External plasters through the ages (render on external walls)

Temporal progression of the moisture content of a west-facing exterior wall made of cellular concrete
© Fraunhofer IBP
Figure 1: Change over time in the moisture content of a west-facing porous concrete wall (building at the outdoor test site in Holzkirchen) coated with a conventional and a water-repellent render system, and the corresponding data on the intensity of driving rain [2]
Assignment of render base and render system
© Fraunhofer IBP
Figure 2: Assignment of plaster base and plaster system. For stable plaster base the rule "soft on hard" applies, for less stable base a "decoupling plaster system" is required.
Anti-crack dimensions of commercially available lightweight renders and some insulation renders
© Fraunhofer IBP
Figure 3: Decoupling dimensions of commercially available light plasters and some insulation plasters with differently hard finishing plasters depending on the hardness of the finishing plaster (numbers at the measuring points; the hardness was indicated by the drilling hardness; the larger the number, the harder the plaster). The softer the light plaster and the harder the finishing plaster, the better the decoupling.

Plastering exterior walls is a traditional craft that has developed over centuries based on experience with locally-sourced wall building materials, binders and additives. It was only about 100 years ago that rendering became a subject of scientific research.  This was prompted by an increase in plastering problems that coincided with a radical change in building methods: walls were now being constructed using large blocks of lightweight concrete instead of small solid bricks laid in courses consisting of alternate stretchers and headers.

The first research dates back to the 1940s, when surveys were conducted throughout what was then the German Reich to document the plastering techniques commonly used in different areas of the country (structure/layers, binding materials, grade of sand). This was the first step toward the start of plaster/render research. The results were published in 1950 in a book entitled "Außenputz für Massivwände" (author F. Kaufmann, Bauverlag Wiesbaden). In the guidelines derived from this, it is stated that:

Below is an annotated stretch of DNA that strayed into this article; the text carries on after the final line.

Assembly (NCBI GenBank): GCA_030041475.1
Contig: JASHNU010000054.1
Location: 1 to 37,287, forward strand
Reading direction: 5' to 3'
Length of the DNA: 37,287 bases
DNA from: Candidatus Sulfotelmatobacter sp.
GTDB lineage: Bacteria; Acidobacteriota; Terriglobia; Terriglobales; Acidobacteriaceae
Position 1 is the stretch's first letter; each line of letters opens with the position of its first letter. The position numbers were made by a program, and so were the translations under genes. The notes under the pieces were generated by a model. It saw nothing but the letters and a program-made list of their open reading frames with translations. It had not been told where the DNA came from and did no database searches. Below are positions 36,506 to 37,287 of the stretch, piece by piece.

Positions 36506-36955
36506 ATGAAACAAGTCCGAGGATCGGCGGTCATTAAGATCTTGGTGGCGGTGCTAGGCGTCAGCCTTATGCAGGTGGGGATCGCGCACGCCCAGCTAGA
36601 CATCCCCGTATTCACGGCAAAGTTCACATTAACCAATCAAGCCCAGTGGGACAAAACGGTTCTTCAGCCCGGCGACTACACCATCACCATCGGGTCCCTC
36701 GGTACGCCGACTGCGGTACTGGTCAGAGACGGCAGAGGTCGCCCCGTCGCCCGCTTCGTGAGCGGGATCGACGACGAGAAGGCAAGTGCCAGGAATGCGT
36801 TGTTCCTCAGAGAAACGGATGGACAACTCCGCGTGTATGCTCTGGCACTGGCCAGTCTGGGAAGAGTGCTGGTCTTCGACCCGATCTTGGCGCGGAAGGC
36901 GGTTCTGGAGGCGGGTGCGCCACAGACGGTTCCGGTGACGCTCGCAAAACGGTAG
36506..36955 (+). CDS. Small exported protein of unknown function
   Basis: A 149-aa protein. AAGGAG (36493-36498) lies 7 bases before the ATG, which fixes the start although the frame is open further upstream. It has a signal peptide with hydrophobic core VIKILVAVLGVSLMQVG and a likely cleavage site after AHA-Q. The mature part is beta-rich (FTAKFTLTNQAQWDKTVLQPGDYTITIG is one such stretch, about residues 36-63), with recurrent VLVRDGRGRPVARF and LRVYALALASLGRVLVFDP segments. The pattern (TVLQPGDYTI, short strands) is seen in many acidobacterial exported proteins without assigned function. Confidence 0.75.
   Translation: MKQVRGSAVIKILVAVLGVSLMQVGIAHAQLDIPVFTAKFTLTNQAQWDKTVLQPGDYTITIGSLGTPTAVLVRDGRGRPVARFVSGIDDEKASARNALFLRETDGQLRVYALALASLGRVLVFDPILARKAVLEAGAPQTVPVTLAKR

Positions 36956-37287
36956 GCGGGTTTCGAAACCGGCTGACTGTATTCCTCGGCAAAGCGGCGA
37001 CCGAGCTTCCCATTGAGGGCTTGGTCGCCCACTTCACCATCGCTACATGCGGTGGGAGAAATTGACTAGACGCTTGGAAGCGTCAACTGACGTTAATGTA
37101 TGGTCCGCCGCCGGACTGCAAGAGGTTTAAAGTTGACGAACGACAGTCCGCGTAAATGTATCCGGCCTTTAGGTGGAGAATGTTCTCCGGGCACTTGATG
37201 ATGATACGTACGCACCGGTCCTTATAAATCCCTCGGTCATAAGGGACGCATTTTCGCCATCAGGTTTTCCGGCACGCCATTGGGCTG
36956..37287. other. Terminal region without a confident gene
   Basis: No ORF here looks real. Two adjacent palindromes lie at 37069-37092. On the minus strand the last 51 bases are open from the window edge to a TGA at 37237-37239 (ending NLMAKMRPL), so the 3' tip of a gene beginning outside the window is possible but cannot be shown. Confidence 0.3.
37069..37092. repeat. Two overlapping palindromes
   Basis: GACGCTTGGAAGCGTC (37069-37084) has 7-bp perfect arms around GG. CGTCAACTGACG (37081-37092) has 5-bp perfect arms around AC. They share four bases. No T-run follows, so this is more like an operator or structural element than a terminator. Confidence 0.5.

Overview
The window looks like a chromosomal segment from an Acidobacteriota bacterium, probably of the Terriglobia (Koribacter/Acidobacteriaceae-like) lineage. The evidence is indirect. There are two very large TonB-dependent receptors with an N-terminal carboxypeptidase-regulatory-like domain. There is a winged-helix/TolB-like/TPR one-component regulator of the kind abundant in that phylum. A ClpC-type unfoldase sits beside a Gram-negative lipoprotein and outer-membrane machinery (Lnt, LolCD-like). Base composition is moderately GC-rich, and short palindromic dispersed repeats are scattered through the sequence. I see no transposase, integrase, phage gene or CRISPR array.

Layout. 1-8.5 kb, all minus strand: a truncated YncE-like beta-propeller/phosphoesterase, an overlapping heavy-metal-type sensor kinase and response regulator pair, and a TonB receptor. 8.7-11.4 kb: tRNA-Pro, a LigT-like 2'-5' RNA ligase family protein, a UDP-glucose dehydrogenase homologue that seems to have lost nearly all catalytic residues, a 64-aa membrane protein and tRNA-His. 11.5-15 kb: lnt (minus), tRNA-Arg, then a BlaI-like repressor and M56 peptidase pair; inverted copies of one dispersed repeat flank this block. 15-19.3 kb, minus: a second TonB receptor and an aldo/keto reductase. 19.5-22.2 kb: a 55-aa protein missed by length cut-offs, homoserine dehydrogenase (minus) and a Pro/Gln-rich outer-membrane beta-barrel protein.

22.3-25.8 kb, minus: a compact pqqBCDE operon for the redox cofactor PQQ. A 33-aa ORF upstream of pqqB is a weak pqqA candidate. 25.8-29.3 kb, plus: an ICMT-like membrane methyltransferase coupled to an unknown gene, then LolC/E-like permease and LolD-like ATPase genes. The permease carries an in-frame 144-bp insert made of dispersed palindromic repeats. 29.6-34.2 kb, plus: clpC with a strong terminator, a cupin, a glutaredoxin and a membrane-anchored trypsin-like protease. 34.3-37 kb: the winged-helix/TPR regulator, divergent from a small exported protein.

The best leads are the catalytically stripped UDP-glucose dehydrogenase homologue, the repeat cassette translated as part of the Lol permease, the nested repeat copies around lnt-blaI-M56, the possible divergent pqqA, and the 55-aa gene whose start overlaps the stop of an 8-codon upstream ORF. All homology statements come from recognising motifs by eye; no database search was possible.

"The initial coat of render must be sufficiently damp and rough to provide a key when applying the final coat. The final coat may not be harder than the undercoat."

This requirement was subsequently reformulated and incorporated in DIN standard 18550, published in 1955, as follows:

“As a basic rule, the initial coat of render must be at least as hard as the final coat.”

When a revised version of the standard was published 30 years later (DIN 18550-2, 1985), the sentence was reworded as follows:

“The hardness of the final coat should normally be lower than that of the undercoat, or the hardness of both layers should be equal.”

The following requirement was also added:

“This rule applies by analogy to the relationship between the hardness of the underlying masonry surface and that of the initial coat of render.”

These plastering rules (sometimes referred to as “soft on hard”) are based on the experience of generations of craftsmen who only knew solid masonry. These rules are still being followed to the letter by mortar manufacturers to this day, and any products that deviate from them are reluctantly approved as “exceptions” if they stand the test. In the meantime, however, the criteria used to judge the performance of building systems for external walls have changed. The focus is no longer on load-bearing capacity and stability, but on thermal insulation. Modern building techniques call for large-format lightweight masonry blocks that provide a high level of thermal insulation with thin mortar joints that minimize thermal bridging effects.  To a certain extent, this makes walls less stable and the plaster has to compensate for any deformation that might occur. To prevent cracking, it must be capable of accommodating changes in the underlying surface. At the same time, priority is given to other aspects in new render systems that have been developed to provide specific functional properties. This development is described in the publication "Changes in the requirements and execution of exterior plasters" [1].


Development of render systems


Fair-faced render